» Change passwords to credit card sites, bank accounts or other financial institutions or payment accounts.
» Keep documentation of the incident, such as screenshots of phony pop-up announcements.
» Report details to microsoft.com/reportascam, bbb.org/scamtracker, the FBI’s Internet Crime Complaint Center at ic3.gov and www.consumer.ftc.gov/articles/0346-tech-support-scams.
Every time a company slips up, we can only assume that it is just the tip of the iceberg. It may take years for these companies to regain our trust.
But this “I don’t trust them anymore” thing sounds distinctly familiar. And it isn’t specific to tech companies. At one time or another, haven’t we also learned not to trust our government? Our police? Our hospitals? Our newspapers? Our medicines? And, goodness knows, our phone companies?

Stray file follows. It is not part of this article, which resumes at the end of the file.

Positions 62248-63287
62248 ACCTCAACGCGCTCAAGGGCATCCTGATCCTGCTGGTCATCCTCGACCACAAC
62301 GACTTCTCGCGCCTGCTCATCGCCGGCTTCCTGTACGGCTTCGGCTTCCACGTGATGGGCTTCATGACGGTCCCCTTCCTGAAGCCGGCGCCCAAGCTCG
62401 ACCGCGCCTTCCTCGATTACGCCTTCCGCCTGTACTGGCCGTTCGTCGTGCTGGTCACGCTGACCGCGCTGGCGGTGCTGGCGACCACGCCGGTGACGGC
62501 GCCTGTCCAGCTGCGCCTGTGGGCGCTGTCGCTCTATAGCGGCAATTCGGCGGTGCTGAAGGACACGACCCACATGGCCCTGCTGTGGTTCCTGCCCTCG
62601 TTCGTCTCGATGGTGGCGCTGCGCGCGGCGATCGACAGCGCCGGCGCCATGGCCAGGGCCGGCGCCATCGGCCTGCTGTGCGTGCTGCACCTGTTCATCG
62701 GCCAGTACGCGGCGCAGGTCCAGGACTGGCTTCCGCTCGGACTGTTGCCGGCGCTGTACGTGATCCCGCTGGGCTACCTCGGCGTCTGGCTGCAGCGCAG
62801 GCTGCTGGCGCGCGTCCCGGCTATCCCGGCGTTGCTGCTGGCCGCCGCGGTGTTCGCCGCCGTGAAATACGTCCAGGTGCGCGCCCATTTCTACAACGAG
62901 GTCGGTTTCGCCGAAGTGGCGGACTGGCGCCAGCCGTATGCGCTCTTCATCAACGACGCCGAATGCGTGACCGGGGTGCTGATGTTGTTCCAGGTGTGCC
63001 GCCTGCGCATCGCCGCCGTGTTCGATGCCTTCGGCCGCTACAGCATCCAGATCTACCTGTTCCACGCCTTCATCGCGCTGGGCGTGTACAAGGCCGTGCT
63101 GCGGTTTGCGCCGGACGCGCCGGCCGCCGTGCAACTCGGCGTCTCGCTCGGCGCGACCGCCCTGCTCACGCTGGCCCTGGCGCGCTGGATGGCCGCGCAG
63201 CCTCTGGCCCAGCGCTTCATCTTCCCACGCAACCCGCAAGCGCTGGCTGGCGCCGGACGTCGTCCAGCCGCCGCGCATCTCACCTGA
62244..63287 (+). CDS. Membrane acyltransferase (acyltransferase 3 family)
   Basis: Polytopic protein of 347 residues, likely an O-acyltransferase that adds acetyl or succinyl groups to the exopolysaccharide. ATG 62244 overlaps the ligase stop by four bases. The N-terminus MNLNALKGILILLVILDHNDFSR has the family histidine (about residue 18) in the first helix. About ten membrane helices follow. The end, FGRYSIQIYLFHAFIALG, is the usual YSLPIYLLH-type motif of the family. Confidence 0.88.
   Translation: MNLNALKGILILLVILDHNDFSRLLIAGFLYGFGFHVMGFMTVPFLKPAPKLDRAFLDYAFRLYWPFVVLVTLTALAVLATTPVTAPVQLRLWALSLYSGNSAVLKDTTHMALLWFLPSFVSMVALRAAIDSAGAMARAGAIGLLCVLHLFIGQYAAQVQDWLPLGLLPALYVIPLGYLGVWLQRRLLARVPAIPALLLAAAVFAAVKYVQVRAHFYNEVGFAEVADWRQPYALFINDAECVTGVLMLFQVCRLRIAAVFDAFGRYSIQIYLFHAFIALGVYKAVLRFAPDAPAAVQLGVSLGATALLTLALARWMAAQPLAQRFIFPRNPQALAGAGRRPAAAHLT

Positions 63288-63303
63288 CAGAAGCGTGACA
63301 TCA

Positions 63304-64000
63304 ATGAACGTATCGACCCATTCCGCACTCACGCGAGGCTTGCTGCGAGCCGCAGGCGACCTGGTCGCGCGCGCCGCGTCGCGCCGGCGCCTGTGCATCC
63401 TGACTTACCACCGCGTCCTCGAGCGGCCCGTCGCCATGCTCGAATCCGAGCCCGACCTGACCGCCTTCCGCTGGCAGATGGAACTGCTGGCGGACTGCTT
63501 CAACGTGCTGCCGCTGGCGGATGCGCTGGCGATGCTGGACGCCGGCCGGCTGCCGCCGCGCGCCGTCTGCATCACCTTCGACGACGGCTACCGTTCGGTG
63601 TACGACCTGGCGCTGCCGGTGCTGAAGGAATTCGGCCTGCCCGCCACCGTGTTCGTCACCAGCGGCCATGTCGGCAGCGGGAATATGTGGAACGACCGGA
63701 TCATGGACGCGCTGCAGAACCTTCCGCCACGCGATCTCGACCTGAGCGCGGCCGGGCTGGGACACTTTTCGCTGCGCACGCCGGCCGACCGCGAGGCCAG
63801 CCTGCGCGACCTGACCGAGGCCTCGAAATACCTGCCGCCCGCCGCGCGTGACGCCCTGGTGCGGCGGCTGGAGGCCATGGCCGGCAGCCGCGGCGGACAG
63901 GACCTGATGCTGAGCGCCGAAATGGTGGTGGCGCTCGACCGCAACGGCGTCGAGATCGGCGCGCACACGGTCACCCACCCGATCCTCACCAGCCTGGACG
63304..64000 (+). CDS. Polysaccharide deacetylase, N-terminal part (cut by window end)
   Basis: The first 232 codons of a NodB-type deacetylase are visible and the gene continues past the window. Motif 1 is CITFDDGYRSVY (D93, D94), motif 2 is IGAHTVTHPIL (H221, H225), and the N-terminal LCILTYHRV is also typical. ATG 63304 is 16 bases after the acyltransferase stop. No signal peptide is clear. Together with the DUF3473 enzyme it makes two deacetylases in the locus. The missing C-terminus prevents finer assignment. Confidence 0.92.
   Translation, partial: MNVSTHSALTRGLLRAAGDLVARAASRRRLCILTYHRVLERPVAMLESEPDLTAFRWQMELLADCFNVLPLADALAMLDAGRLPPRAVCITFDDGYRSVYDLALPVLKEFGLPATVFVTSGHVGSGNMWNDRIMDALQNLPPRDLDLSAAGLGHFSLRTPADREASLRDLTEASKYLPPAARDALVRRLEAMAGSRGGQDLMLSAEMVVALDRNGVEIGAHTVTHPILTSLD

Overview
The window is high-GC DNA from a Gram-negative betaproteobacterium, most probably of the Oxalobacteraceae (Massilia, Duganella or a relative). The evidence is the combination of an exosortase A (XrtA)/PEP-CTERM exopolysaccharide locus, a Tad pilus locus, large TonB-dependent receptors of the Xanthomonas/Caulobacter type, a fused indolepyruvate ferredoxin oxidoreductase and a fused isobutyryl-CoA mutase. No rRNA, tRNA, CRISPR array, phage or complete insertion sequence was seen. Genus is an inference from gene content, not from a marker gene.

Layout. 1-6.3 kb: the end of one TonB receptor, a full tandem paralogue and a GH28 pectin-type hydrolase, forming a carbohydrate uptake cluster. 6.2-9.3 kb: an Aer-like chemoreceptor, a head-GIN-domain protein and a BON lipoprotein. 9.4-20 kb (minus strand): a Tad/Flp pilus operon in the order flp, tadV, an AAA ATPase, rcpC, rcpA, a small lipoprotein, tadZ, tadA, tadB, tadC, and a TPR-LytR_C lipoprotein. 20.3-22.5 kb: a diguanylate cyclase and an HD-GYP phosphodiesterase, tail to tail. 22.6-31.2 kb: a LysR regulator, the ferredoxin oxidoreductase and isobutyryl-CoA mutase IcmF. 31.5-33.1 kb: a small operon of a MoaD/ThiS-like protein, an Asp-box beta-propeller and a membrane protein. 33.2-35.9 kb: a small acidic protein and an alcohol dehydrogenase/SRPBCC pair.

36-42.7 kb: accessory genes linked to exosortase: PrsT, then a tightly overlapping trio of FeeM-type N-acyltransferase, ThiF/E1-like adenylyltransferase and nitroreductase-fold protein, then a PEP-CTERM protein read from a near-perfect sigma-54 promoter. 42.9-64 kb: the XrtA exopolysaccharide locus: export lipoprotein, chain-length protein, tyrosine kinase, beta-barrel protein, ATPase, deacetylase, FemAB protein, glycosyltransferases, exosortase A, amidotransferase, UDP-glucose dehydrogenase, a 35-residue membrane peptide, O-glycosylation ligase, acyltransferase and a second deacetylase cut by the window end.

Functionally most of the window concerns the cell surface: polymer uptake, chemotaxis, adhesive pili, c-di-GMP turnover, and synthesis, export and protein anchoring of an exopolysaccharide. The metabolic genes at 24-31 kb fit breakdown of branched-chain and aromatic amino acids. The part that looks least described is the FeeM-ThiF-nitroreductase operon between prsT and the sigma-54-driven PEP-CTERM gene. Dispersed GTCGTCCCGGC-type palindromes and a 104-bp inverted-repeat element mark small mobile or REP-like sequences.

It’s too bad. Mistrust means a life of wariness. It means constant psychic energy, insecurity, less happiness. And then, when we finally get what should be terrific news from a tech company, we’re deprived of that little burst of unalloyed pleasure.
Isn’t that kind of ridiculous when we have to download so may computer security software to protect our privacy still no matter how much we tried to protect, the pictures, informations and contents can be trick and be redone by professional manipulators and introduce as a business deals or threads?
Online threat: hacking has become more commonplace. And computers are becoming fake threats for people life. 2018 will be the year no-one care any computer work related informations in order to have their work take serious. Fake news isn’t the only threat facing any country running an election or playing on stocks. Fake information totally threading the many businesses and leaders coming from private personal hacked accounts, email and cell phone accounts.
Officially we can say that computers are operated by babies. Manipulated by adults…Take serious by Leaders…and no wonder why the world is a joke…